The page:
Histological types of cancer

Cancer types can be grouped into histological categories, which include:

Carcinoma - cancer that originates in the skin or in tissues that line or cover internal organs. A majority (close to 90 %) of cancer are carcinoma.

Leukemia - cancer that starts in blood-forming tissue such as bone marrow and causes large numbers of abnormal blood cells to be produced and enter the blood stream.

Lymphoma - cancers that begin in the cells of the immune system. Lymphomas (such as Hodgkin’s disease) are cancer of the lymphocytes (a specialized blood cell that take part in our defence against foreign material such as viruses).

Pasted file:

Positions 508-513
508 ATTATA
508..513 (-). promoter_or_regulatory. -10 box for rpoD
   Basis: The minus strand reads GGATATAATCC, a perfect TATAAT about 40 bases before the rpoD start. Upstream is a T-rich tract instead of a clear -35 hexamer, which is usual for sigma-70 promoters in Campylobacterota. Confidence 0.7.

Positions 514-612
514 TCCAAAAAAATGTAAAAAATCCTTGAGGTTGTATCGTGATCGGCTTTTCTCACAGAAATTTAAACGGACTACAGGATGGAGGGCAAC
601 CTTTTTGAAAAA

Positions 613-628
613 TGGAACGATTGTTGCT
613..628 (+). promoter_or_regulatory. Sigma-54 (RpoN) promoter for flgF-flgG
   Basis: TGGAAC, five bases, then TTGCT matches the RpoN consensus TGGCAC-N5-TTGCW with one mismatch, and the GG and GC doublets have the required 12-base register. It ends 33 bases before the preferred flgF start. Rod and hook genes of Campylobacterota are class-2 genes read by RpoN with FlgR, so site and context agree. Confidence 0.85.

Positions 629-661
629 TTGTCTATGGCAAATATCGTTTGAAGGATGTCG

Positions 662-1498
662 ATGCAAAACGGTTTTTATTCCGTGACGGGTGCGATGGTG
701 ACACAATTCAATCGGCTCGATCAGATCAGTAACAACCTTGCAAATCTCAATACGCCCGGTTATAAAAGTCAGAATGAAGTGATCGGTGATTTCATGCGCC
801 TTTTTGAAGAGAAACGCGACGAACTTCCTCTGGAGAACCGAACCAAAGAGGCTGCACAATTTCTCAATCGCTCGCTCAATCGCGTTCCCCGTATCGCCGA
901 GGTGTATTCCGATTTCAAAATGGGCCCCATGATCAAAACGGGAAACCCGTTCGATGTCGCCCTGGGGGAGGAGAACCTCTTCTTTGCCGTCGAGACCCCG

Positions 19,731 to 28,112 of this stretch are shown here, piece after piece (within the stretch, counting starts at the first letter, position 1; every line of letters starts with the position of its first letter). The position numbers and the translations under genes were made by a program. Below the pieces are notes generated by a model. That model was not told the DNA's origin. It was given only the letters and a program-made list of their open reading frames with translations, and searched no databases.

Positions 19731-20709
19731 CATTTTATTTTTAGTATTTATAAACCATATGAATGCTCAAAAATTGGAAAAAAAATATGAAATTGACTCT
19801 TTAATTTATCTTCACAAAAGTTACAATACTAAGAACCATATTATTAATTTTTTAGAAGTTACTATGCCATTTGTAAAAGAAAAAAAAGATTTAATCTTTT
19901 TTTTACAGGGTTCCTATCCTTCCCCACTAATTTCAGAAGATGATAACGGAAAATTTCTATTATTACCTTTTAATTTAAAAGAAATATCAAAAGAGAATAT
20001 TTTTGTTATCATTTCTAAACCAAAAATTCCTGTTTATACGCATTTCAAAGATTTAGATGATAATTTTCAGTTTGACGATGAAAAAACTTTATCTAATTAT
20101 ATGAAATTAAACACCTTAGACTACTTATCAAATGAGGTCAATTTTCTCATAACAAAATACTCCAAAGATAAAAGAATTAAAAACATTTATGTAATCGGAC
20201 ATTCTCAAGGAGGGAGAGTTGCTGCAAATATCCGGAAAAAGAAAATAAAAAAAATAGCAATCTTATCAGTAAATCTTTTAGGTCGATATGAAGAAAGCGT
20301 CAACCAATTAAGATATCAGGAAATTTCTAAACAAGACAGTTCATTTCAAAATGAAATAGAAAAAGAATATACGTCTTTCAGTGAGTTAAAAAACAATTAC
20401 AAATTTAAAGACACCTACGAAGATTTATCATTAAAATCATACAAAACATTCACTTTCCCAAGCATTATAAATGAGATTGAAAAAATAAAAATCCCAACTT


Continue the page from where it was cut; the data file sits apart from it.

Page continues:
Myeloma - also a type of cancer that begins in the cells of the immune system. Myelomas are cancer of the bone marrow, particularly of the cells that produces antibodies.

Sarcoma - cancer that begins in bone, cartilage, fat, muscle, blood vessels, or other connective or supportive tissue.

Central nervous system specific - cancers that begin in the tissues located in the brain and central nervous system (CNS). Many types exist: glioma, blastoma, CNS lymphoma, etc.

Mesothelioma - rare form of cancer that develops from the protective lining (called mesothelium) that covers many of the body's internal organs such as the lining of the lungs, the heart and the abdominal cavity. It is almost always caused by exposure to asbestos.